The next-to-the-last section of The Third Chimpanzee explores a theme that I expanded in my subsequent book Guns, Germs, and Steel: how some human groups have spread at the expense of other human groups.  One of the chapters is about the most debated question of historical linguistics: the question of whence, when, and how speakers of Indo-European languages (the language family that includes English, French, Russian, and Urdu) spread at the expense of other languages.  Included in this section of The Third Chimpanzee is also the grimmest chapter in any of my books, on genocide.  All of us old enough to have seen, in photos or first hand, the liberated Nazi concentration camps in 1945 swore then, “Never again!” Despite that determination, since 1945 there have been at least two genocides that produced body counts exceeding 1,000,000, and four more with counts exceeding 100,000.  Why do people do it, and what can be done to stop it?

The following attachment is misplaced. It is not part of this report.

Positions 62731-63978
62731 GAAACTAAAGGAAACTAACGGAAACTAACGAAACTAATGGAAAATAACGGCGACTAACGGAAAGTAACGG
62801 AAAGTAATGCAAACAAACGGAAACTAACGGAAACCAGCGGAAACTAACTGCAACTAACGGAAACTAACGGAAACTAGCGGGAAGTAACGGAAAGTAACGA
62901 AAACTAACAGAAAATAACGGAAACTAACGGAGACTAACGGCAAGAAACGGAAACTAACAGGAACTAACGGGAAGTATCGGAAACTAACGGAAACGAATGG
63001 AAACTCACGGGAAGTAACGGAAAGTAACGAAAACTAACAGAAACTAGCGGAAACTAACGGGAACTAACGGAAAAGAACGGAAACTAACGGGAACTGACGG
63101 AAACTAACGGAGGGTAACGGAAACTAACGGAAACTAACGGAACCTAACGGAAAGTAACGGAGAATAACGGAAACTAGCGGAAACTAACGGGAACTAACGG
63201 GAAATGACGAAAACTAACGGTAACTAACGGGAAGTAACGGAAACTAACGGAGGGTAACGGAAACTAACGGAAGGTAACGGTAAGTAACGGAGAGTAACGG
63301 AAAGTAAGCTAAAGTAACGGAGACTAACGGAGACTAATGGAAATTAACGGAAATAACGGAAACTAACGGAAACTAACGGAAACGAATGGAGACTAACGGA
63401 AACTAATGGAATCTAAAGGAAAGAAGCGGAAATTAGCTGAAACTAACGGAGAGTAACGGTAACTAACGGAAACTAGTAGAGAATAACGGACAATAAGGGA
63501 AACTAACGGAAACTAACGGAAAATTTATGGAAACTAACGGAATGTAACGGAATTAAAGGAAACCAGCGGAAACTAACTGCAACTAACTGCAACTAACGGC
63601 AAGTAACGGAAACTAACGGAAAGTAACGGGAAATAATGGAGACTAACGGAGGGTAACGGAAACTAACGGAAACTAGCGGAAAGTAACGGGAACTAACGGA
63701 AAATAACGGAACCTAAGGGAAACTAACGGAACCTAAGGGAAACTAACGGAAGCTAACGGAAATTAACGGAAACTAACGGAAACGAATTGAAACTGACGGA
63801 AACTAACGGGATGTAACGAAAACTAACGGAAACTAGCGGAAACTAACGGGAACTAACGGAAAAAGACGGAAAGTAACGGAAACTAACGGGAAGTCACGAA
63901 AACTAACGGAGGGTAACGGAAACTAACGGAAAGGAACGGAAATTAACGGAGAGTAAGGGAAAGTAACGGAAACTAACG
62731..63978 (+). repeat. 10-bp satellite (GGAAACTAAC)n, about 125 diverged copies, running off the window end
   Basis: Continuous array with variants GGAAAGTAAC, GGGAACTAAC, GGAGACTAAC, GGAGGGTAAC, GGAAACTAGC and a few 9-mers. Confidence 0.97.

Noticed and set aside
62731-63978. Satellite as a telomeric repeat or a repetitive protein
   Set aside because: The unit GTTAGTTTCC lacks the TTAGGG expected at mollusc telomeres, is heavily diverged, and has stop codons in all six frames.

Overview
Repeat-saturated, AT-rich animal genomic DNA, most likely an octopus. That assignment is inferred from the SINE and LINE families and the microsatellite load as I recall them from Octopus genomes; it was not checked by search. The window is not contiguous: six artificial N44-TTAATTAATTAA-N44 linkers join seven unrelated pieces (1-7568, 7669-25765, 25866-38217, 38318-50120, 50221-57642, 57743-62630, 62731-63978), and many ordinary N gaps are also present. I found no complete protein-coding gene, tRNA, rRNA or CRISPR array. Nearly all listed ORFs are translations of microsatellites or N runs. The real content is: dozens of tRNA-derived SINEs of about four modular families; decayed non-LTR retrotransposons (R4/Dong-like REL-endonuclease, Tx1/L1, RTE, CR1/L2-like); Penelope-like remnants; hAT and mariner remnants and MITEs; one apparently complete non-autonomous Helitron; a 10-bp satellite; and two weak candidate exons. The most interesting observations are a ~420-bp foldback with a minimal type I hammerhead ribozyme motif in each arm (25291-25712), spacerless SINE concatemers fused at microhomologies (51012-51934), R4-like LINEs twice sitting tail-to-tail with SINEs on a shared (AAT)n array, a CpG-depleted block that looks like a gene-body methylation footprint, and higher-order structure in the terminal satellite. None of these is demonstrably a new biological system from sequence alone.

The last three chapters of The Third Chimpanzee are on a subject expanded 14 years later in my book Collapse: how we humans often inadvertently destroy the natural resources on which we depend, and thereby threaten our own survival.  Already in 1991, ample information was available to tell the stories of the destruction of the moas and other large birds of New Zealand, of the elephant birds and large mammals of Madagascar, and of the giant ground sloths and most of the other large mammals of North and South America.  Since I first released The Third Chimpanzee in 1991, scientists have accumulated exciting new discoveries in all areas that the book discussed.  A new edition released in 2006 adds a section summarizing some of those exciting discoveries, which enrich without fundamentally overturning our understanding that I originally presented.